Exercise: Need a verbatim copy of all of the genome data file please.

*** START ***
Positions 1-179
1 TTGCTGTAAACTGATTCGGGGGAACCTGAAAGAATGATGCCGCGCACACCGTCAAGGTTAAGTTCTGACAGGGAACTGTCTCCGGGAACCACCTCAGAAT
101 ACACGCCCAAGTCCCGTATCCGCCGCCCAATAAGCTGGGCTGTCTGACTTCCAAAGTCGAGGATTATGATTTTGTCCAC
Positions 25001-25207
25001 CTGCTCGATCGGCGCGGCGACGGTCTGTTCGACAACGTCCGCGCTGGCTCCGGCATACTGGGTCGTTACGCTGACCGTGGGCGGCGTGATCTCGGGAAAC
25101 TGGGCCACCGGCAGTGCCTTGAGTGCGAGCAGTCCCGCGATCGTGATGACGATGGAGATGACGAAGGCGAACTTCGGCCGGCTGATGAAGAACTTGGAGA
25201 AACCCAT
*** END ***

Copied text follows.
Positions 1-179
1 TTGCTGTAAACTGATTCGGGGGAACCTGAAAGAATGATGCCGCGCACACCGTCAAGGTTAAGTTCTGACAGGGAACTGTCTCCGGGAACCACCTCAGAAT
101 ACACGCCCAAGTCCCGTATCCGCCGCCCAATAAGCTGGGCTGTCTGACTTCCAAAGTCGAGGATTATGATTTTGTCCAC
Positions 25001-25207
25001 CTGCTCGATCGGCGCGGCGACGGTCTGTTCGACAACGTCCGCGCTGGCTCCGGCATACTGGGTCGTTACGCTGACCGTGGGCGGCGTGATCTCGGGAAAC
25101 TGGGCCACCGGCAGTGCCTTGAGTGCGAGCAGTCCCGCGATCGTGATGACGATGGAGATGACGAAGGCGAACTTCGGCCGGCTGATGAAGAACTTGGAGA
25201 AACCCAT